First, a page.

Here is a list of tested games that work great. I put a * next to some of my personal favorites.

Here is a list of games either on my wishlist or in my library that I haven't tested, but I believe should work (Keep in mind Steam's return policy is great now, so buying a game to try is risk free):

  • A Boy and His Blob
  • Atari Vault
  • Battleblock Theater
  • Blast Lander
  • Braid
  • Bud Spencer & Terence Hill - Slaps And Beans
  • Celeste
  • Crimsonland
  • Dead Cells (Still Early Access, but looks amazing)
  • Donuts'n'Justice
  • Dust: An Elysian Tail
  • Dwarven Brawl Bros
  • Extreme Exorcism
  • Fontonica
  • Freedom Planet
  • ibb & obb
  • Limbo
  • Mark of the Ninja
  • Mortal Kombat Kollection
  • Move or Die
  • OlliOlli
  • Orbit XL
  • Ori and the Blind Forest
  • Outland
  • Owlboy
  • Penarium
  • PewDiePie: Legend of the Brofist
  • Retro Game Crunch
  • Rivals of Aether
  • RocketsRocketsRockets
  • Rogue Legacy
  • Salt & Sanctuary
  • Shadow Puppeteer
  • Sonic CD
  • Splunky
  • Street Fighter V
  • Teslagrad
  • Thomas Was Alone
  • Titan Souls

And even this list is a drop in the bucket of the games that could be arcade compatible. Please let me know if you have any suggestions for games that you think would work well and are different from the games listed here.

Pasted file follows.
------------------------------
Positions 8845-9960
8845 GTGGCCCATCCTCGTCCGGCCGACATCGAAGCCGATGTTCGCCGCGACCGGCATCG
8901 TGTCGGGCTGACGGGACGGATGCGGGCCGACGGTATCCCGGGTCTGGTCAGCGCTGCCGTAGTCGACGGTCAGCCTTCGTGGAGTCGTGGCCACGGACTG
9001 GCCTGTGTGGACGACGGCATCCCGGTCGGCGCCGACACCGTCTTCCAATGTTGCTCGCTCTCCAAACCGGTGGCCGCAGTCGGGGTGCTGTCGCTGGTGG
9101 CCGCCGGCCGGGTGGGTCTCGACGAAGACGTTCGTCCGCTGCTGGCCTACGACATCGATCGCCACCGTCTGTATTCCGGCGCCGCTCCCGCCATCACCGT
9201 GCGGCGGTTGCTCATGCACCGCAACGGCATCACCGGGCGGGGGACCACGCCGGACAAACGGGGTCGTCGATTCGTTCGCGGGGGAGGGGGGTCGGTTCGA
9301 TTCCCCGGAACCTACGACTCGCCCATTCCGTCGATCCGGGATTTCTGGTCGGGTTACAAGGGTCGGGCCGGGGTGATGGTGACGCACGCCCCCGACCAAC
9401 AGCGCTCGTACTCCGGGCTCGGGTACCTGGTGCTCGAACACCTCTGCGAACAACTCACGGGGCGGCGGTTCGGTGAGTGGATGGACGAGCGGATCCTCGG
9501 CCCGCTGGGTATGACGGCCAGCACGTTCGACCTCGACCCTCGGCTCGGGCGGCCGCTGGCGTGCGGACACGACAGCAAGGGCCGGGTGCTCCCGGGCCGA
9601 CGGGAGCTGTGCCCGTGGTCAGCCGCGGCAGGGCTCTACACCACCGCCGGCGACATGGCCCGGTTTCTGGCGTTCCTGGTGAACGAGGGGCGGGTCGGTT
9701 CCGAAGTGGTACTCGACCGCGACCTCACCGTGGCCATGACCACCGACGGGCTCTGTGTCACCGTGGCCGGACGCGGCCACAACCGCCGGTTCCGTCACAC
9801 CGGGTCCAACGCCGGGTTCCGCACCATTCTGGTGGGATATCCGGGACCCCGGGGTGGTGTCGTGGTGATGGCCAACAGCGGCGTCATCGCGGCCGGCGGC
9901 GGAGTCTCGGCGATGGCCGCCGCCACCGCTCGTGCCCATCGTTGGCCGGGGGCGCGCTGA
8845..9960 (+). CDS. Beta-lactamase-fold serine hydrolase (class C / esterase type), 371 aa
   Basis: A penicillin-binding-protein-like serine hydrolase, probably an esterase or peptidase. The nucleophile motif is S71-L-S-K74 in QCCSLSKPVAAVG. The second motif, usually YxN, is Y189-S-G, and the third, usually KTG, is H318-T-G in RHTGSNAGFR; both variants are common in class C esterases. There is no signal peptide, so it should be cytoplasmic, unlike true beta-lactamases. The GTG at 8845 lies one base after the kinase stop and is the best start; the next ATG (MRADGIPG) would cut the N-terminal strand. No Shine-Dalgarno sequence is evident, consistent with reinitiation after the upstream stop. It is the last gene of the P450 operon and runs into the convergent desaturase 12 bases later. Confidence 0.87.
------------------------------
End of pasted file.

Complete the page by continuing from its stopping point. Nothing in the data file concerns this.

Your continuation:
Step 18: Optional Finishing and Final Thoughts

To clean up the cords, I used this kit: Which was very easy and looks great. Also, I decided to add some chairs which turned out to be a great addition, both functionally and visually. But best of all they were cheap on amazon: I designed, printed and painted "Button Guides" (See ButtonGuide.stl below) to be placed over the button layout for visitors so they can easily get familiar to the button layout. Finally, for additional players, you can of course use the USB plugs to add XBOX 360 controllers, but I choose to add 8bitdo's NES30 Pro controller because the Bluetooth works perfectly with the Steam Link and it continues the theme of retro feel updated to modern design. As an added bonus in my case, the computer is close enough to the arcade that the 2 controller players could sit at the computer screen while the other two are players are using the arcade because the game is being mirrored on both monitors.

Overall the project was a blast to work on with very few hiccups. I'm sure there will be comments about the arcade hardware used, or the methodology of the cabinet assembly. In both cases I learned later that my build was pretty atypical. But as you can see the cabinet worked out despite my lack of research on the subject and we've already had quite a few hours of fun on it. I will be redoing the control panel to place the buttons closer together and round the front edge slightly, but those things were already adjusted/talked about for this Instructable, so you get to learn from my mistakes.

I considered building and selling these, but the only reason I was able to build this was because of the fantastic MPCNC design released to the public for free by Ryan with So it only seemed fair to pay it forward. Thanks for reading!

Epilog Challenge 9

Runner Up in the
Epilog Challenge 9